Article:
Have you ever turned the corner at the grocery store only to be greeted by a dog and its owner? This was likely a service dog trained to assist its human with various tasks. When you encounter a service dog while out in public, it means that this dog is working. Many people tend to want to pet these service dogs; however, you need to understand the reasoning behind the rules of why you should not distract a service dog at any time.
Why Can't I Interact with a Service Dog?
You should know that the service dog's main priority is to keep its partner or handler safe. By distracting the dog, you may put their handler at risk. There are medical reasons such as diabetes, PTSD, seizures, or panic attacks why service dogs are being provided. People have service dogs to ensure their bodies, health, and mind function to the best of their ability in public.
Service dogs are still dogs and love attention, but their training teaches them how to ignore people. Handlers have also been trained to appreciate people who ignore their service dogs. It would be best to consider it common courtesy and appropriate etiquette to ignore them and pretend that the dog is not there.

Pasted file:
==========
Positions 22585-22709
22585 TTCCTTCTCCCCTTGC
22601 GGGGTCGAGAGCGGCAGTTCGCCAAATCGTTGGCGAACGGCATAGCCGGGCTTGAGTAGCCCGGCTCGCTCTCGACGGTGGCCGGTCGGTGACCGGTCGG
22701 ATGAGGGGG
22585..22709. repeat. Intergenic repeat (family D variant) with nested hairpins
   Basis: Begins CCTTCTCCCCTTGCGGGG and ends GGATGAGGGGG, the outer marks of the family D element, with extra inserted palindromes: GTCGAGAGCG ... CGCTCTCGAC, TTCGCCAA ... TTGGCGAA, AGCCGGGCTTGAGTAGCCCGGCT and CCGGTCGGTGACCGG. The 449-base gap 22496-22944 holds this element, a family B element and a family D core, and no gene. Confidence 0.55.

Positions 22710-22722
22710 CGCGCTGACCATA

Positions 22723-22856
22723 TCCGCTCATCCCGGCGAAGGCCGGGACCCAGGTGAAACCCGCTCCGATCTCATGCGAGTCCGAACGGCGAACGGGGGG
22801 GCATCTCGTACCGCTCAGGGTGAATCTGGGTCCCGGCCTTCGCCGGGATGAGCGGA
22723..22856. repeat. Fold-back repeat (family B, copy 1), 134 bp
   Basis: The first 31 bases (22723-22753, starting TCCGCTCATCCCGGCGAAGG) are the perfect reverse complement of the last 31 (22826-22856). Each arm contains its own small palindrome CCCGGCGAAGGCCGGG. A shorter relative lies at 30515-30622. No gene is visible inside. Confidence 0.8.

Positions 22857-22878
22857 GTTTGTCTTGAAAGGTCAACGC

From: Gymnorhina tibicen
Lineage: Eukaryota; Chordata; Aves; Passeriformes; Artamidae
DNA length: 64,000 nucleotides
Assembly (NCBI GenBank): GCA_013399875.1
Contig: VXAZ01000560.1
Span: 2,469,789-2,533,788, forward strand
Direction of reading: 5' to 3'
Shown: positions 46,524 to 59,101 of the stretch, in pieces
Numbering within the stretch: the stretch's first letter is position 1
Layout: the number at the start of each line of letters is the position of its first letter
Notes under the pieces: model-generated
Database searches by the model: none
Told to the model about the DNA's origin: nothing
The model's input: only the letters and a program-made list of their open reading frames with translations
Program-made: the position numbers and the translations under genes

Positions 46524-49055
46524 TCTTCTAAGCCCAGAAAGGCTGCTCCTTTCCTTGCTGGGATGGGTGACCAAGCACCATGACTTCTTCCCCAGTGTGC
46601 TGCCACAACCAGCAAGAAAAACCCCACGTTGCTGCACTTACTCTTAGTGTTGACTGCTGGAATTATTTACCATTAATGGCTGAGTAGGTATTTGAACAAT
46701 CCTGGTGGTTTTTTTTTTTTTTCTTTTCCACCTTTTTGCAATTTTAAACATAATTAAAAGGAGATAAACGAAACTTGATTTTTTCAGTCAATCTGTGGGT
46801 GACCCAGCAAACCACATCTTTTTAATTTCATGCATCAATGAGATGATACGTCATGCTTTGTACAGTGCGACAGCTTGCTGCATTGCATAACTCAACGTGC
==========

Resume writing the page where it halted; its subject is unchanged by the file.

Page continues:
Even when you see a service dog just laying quietly beside their handler, they are still working, monitoring. If you are distracting a service dog and its handler suddenly has a seizure, the dog would not be able to immediately alert someone for help, which could cause the handler even more injuries. You must understand that the specific task of the service dog is essential. Instead of trying to get the attention of the service dog, you should pay attention to how the service dog acts and reacts to its handler. You may help save someone's life!
Some general rules to always keep in mind regarding service dogs include:
What Training Does a Service Dog Need?
A service dog is a trained dog that performs tasks for people with disabilities. People with a physical or mental impairment substantially limiting one or more major life activities are diagnosed with a disability. People usually consider a service dog just for a blind person, but that is not the case. Service dogs help alert deaf or hard of hearing people, assist those in a wheelchair or have walking devices, or signal the onset of a medical condition such as low blood sugar or a seizure. Even service dogs assist people with PTSD and other mental conditions.
Service dogs are not required to use a professional service dog trainer. Someone can train their own dog with online services. Service dogs start with some foundation skills: house training, social training, and focus. The AKC Canine Good Citizen program can provide an individual with this information. Some things to remember once you potentially identify a service dog in public include:
What Are Common Roles of Service Dogs?